Action to tackle the issue – which affects hundreds of young people in the UK – has been too slow and the lack of a criminal sanction sends out too weak a message, the Home Affairs Select Committee said.
During her time as Keighley MP, Ann Cryer led a campaign to crack down on the practice which was prevalent in West Yorkshire and secured the introduction of Forced Marriage Protection Orders, injunctions to protect victims.
But the committee criticised a lack of action to enforce the 293 orders which have been introduced, and last night Mrs Cryer said making forced marriage a criminal offence as well would “send out the right message”.
Her Tory successor also stepped up the pressure on the Government to act by urging Ministers to legislate “as a matter of priority”.
Keighley and Ilkley Conservative MP Kris Hopkins said: “It is vital that we differentiate between arranged marriages, which are perfectly acceptable, and forced marriages which are clearly not.
“Forced marriages should have been legislated against by the last Government, particularly in the wake of the highly effective campaign led by my predecessor, Ann Cryer.
“I hope the coalition will now accept the select committee’s recommendation, which has my full support, and implement it into law as a matter of priority.”
The Government’s Forced Marriage Unit dealt last year with nearly 500 cases of possible forced marriages, which are most prevalent in the Pakistani, Bangladeshi and Indian communities. In today’s report, the committee welcomed more people coming forward to seek help, but said there was insufficient support available to potential victims and said this was likely to get worse as spending cuts kick in.
A lengthy campaign by Mrs Cryer led to the introduction of Forced Marriage Protection Orders, which can protect someone at risk of being forced into a marriage or gives protection to those who have already fallen victim.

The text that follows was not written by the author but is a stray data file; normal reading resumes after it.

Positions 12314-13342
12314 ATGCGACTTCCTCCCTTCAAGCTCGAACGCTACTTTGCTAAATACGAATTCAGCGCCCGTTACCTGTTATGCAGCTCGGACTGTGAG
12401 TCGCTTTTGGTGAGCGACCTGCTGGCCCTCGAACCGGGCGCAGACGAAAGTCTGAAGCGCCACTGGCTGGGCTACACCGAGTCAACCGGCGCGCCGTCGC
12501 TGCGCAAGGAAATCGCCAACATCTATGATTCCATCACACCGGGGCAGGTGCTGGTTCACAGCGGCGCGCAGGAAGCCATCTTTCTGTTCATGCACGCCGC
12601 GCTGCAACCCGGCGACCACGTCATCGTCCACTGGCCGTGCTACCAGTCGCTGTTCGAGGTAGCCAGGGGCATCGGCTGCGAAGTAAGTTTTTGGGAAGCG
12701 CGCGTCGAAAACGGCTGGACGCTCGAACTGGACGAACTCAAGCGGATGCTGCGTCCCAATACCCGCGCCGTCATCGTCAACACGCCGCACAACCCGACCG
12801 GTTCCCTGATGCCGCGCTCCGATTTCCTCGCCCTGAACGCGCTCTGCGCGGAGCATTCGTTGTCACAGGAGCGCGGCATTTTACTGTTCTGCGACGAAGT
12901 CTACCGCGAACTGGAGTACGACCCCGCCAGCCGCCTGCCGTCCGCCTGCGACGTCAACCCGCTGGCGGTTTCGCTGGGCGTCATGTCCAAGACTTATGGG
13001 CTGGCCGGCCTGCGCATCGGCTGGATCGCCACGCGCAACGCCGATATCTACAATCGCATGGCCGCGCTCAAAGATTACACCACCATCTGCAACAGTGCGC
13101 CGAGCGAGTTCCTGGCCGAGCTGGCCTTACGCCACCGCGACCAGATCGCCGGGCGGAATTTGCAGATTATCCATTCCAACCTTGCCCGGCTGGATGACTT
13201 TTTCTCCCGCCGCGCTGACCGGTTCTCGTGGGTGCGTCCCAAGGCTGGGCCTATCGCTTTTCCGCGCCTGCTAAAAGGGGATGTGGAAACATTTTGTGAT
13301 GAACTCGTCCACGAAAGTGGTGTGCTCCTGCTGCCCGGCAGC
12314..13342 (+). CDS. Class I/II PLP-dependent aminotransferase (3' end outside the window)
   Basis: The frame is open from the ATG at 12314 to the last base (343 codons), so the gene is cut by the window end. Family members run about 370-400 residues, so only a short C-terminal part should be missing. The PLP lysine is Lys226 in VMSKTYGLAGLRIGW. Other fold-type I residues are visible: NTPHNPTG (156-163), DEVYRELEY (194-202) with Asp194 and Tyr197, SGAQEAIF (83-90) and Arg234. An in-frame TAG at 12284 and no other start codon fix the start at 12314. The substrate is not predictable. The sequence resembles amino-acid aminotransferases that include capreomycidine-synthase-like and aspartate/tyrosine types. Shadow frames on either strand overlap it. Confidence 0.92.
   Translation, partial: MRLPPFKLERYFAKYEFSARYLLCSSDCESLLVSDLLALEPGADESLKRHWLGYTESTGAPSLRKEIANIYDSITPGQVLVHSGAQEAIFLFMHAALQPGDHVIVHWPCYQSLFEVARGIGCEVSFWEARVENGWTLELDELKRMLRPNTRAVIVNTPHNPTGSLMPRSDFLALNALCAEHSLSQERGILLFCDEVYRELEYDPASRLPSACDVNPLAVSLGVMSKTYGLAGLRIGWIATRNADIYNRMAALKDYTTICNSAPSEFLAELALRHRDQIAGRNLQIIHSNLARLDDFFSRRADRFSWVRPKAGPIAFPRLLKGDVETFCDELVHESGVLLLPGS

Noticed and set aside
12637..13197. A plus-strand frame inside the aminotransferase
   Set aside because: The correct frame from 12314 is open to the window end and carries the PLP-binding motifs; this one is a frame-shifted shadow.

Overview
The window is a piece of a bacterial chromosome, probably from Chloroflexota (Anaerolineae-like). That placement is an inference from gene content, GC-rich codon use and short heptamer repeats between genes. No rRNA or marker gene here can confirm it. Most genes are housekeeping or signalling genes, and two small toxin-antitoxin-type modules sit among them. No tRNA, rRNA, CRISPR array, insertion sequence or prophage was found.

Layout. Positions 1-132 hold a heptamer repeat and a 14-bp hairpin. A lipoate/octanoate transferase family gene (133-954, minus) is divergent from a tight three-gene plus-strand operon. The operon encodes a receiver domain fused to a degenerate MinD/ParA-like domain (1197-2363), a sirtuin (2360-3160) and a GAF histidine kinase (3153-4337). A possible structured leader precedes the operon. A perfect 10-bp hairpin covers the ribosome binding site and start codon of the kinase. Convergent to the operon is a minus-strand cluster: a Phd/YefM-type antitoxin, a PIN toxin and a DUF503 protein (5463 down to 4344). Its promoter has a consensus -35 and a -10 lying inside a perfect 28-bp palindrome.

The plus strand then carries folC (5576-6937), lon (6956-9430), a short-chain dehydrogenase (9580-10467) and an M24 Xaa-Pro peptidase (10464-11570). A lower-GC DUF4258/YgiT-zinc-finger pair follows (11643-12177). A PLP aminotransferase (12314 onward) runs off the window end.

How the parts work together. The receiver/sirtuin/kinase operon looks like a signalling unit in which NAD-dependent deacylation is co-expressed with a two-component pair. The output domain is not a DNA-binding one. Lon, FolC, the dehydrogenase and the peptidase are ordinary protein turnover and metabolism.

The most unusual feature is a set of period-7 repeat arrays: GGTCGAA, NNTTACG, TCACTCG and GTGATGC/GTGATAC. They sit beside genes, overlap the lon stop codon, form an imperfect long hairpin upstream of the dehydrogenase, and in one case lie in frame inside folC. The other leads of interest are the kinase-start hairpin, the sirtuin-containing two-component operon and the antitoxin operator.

The committee said that there was little being done to ensure the orders were complied with and when breaches were discovered little action was taken, with only one person jailed since their introduction in November 2008.
The MPs said there was also clear evidence that many schools were not fulfilling their responsibilities with regard to forced marriages, partly because of a “great deal of ignorance and a culture of disbelief around the risks involved” and “an enormous fear of tackling the issues in case they get it wrong and appear racist”.
They called for the Government to provide more support for teachers, saying it was “disappointed” with assurances from Education Secretary Michael Gove that schools would already be aware of the guidance available.
The committee chairman, Keith Vaz, said: “Forced marriage is a serious issue that affects some of the most vulnerable individuals in the UK. I am very disappointed that progress on protection and awareness remains slow.
“We believe that the best way to deter people from forcing individuals into marriage is through criminalising forced marriage. Taking this bold step alongside providing a range of services supporting victims of violence and raising awareness in schools must be a priority for the Government.
“There should be zero tolerance of this harmful activity that ruins the lives of so many.”
Mrs Cryer added: “By and large the orders work but what’s needed is a further measure which is criminal if they persist and go against the order. I think that sends out the right message.”
A Government spokesman said: “Forced marriage is an appalling and indefensible practice that we are working hard to stop. We have strengthened the protection for those facing forced marriage and already in a forced marriage.”
In a speech on immigration recently, David Cameron identified the failure to “confront the horrors of forced marriage” as an example of “hands-off tolerance” which had encouraged community divisions.